Their latest album, We Built a Fire, came out a couple of weeks ago on Morr Music.

Sindri actually announced every song, so I hobbled together an approximate setlist:

Lion Face Boy
Cat Piano
Singing Arc
Fire Dies Down
I’ll Build You a Fire
Wooden Teeth
Cold Summer
Wolf Boy

I Sing I Swim

(1) Sindri’s excellent solo project is Sin Fang Bous. Highly recommended.

SXSW wrap

To try to get a grasp on what SXSW was like this year, I asked a few attendees how they felt about the week.

Matt Solomon – drummer for the Brooklyn band Darlings

Over the past year, The Darlings have been written up in a number of eye-catching publications, including L Magazine and The New York Times.

There were more bands at SXSW this year than ever before. What did you think? Was it too much to take in? Did the quality suffer due to the quantity?

SXSW is absolutely overwhelming–both as a musician playing multiple shows and as a show-goer. But in a good way, I think. It was my first
trip down to Austin and I had no real expectations. I was thinking, maybe sorta like CMJ but bigger, and in Texas. But they are nothing alike.

At SXSW there are literally thousands of bands playing everyday, mostly within walking distance from one another. It’s madness. If you’re trying to see a bunch of bands, you have to have realistic expectations. To see a really big show (like I dunno, the Hole reunion or the big blog showcases) you need to plan your whole day around it. Because you will wait in line for a long time. I didn’t want to do that (or see Hole) so I mostly stuck to smaller bands and venues. I also spent a lot of time just walking around, stopping into random bars if it sounded cool from the street. Most of the bands playing come to NYC often enough, if they’re not FROM here, but it’s still cool to see them play for free in a room much smaller than they’d normally play. That being said, I saw Broken Social Scene by accident. That definitely wouldn’t happen at CMJ or anywhere else. But to answer one of your questions simply: there were a million good bands and a million bad bands. That will always be the case. Because of the overwhelming scale, you just have to make a slightly greater effort to seek out the shows worth seeing.

How was your experience as a musician?

Playing SXSW was an interesting experience. My band played four shows, three of which were pretty demoralizing. We played at a bar, an auto-repair shop, a tattoo parlor and a thrift store. For some of the smaller shows there simply wasn’t a big enough crowd to fill the venues, and that’s to be expected. The buzz bands get the crowds, and the remaining 97% have to rely on free beer to entice the passersby. My band is not really riding a wave of indie-hype (our album got a good review from The New York Times and Spin, but nothing from Pitchfork–the real paper of record for the indie set), and most of our shows didn’t have free beer. So there you go.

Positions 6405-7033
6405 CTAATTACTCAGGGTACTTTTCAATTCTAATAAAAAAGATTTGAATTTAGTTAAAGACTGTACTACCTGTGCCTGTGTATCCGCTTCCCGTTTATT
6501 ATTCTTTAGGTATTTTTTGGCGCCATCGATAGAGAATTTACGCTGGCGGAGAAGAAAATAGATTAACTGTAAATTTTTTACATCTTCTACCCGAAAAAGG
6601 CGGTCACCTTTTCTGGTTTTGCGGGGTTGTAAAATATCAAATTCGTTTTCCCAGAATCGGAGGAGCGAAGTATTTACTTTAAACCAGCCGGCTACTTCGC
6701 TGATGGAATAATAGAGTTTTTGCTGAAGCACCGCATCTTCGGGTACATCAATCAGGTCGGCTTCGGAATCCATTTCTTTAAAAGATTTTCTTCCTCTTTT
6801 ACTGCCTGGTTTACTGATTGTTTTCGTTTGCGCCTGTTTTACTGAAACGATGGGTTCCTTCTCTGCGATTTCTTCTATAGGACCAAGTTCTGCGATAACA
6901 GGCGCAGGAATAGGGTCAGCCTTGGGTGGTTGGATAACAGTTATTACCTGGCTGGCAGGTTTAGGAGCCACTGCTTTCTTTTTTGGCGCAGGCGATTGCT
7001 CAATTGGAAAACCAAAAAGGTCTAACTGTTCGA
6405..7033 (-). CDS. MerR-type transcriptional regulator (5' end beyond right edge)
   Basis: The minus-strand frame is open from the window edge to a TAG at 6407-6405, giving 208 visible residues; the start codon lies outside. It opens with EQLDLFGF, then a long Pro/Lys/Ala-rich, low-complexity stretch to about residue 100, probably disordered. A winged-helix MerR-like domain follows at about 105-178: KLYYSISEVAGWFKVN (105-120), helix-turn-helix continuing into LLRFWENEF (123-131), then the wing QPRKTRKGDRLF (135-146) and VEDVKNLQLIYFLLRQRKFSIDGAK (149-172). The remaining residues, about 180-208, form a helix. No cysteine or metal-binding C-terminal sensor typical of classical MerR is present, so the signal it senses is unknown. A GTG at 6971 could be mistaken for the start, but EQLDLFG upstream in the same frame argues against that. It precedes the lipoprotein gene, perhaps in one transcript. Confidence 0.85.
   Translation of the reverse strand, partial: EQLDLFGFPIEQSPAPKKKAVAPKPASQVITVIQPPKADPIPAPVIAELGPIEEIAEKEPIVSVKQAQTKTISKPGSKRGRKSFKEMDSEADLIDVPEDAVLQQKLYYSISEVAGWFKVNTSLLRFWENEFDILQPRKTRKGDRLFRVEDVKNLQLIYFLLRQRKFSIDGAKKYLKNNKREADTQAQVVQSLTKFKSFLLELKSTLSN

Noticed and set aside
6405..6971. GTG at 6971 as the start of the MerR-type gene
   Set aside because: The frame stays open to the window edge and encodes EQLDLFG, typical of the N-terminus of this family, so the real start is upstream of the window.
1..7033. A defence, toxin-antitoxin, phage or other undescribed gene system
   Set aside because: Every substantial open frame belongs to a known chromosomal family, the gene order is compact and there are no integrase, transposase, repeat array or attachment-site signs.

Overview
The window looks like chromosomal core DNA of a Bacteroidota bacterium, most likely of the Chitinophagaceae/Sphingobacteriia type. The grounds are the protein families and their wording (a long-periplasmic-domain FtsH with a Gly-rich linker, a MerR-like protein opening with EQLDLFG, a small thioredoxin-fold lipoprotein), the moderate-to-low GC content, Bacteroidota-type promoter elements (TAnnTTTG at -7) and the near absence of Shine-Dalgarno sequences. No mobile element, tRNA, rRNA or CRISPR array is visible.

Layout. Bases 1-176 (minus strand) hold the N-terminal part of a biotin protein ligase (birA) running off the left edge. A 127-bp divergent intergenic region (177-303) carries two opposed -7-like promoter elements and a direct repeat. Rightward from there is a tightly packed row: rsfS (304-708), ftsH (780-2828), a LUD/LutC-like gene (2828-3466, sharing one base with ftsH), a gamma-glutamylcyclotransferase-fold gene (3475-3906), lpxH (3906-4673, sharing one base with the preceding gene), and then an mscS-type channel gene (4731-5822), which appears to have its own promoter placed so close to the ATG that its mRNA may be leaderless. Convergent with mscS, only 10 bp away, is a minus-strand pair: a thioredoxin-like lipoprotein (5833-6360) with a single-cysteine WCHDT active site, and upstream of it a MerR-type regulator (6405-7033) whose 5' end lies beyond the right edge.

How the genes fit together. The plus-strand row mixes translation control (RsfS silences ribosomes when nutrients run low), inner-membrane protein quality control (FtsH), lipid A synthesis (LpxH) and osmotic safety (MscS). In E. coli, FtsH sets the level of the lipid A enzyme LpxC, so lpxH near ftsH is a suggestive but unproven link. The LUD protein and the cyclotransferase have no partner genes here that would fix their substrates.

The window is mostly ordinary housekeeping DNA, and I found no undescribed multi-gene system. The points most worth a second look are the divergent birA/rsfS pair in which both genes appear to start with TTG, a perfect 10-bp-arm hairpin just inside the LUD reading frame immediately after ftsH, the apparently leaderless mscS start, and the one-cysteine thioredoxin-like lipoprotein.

What were your favorite shows/bands? Were they new to you or ones you already knew you liked?

Thee Oh Sees/Woods/The Fresh and Onlys/others @ the Impose Magazine showcase at the Longbranch Inn on Thursday
Thee Oh Sees/JEFF the Brotherhood/YellowFever/lots of others @ the Panache showcase at the Mohawk on Saturday

I’d already seen all of these bands except for the Fresh and Onlys

and of the shows we played: Darlings/JEFF the Brotherhood/Turbo Fruits/Grooms/Sisters/Tony Castles/The Beets @ the Famous Class/Impose showcase at the Longbranch Inn on Wednesday

Dominick Mastrangelo – photographer for Brooklyn Vegan and Stereogum

On Saturday alone, Dominick saw 18 artists perform. Here’s what he had to say about the festival:

What were some of your favorite shows/bands? (Feel free to list both new and ones you already knew).

The biggest surprise for me was Fitz & The Tantrums. I had heard their name once and stumbled upon them at the KCRW Showcase which was running way behind (I was actually there for Miike Snow.)

I saw The Antlers twice in less than 24 hours. Which makes it four times in less than six weeks. Their live show is something else.

Standard Fare from England were great and definitely one of my favorite bands right now.

The Middle East I was excited to see and I caught them twice in less than 24 hours, too. Their live show is phenomenal.

Sharon Van Etten was heartachingly beautiful. Best Coast were excellent. The Black Keys blew me away and Broken Bells were surprisingly tight for only being a full band for a couple of months.